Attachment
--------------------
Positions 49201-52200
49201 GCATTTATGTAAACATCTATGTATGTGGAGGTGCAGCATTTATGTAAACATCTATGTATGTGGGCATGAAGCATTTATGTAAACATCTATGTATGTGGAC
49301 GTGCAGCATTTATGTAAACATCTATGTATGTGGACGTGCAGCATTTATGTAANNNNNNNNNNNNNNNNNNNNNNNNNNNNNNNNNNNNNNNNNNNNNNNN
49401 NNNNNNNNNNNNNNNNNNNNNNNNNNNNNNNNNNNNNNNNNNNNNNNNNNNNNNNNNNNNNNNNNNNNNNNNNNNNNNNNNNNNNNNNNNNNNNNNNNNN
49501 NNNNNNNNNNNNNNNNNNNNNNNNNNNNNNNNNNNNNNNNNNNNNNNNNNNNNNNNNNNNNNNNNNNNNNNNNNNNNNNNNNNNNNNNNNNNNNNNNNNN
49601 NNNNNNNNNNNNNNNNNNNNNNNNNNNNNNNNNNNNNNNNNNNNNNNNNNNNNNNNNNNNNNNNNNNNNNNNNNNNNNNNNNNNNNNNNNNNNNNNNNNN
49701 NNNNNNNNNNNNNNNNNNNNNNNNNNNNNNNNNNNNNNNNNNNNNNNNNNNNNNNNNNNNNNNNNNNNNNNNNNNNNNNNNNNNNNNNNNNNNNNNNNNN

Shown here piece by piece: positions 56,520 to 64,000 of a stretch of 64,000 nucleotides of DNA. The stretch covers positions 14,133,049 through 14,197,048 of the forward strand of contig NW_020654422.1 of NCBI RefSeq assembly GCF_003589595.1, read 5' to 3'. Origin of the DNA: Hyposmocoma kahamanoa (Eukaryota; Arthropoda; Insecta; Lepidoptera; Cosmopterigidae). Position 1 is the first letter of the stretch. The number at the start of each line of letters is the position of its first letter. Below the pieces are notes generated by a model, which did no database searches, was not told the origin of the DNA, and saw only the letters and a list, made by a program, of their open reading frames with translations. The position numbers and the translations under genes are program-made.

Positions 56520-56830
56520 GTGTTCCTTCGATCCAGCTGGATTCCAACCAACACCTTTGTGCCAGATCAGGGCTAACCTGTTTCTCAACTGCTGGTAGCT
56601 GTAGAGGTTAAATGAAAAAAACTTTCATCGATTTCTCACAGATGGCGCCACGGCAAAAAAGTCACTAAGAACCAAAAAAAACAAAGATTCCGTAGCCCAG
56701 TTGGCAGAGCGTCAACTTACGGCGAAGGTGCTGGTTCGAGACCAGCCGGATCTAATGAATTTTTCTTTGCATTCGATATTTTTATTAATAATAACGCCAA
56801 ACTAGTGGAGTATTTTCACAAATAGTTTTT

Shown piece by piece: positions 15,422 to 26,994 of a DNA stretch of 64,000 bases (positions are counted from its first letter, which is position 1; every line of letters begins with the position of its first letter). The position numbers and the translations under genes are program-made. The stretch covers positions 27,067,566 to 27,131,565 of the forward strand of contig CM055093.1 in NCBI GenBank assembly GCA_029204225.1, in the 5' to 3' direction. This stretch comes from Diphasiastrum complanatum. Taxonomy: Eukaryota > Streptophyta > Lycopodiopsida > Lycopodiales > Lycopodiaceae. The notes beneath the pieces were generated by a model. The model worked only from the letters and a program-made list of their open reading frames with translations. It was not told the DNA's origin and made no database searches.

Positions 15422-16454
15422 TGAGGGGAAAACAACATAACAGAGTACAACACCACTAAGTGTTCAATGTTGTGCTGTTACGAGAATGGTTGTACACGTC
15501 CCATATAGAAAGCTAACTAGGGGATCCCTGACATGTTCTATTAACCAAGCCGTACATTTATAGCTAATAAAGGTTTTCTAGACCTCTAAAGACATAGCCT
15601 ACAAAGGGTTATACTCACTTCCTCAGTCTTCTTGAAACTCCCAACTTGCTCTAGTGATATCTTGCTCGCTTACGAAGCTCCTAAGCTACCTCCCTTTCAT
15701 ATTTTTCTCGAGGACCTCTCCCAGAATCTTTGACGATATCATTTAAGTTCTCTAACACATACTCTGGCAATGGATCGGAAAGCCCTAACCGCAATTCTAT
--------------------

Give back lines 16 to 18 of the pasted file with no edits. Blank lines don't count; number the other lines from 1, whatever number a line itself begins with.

15422 TGAGGGGAAAACAACATAACAGAGTACAACACCACTAAGTGTTCAATGTTGTGCTGTTACGAGAATGGTTGTACACGTC
15501 CCATATAGAAAGCTAACTAGGGGATCCCTGACATGTTCTATTAACCAAGCCGTACATTTATAGCTAATAAAGGTTTTCTAGACCTCTAAAGACATAGCCT
15601 ACAAAGGGTTATACTCACTTCCTCAGTCTTCTTGAAACTCCCAACTTGCTCTAGTGATATCTTGCTCGCTTACGAAGCTCCTAAGCTACCTCCCTTTCAT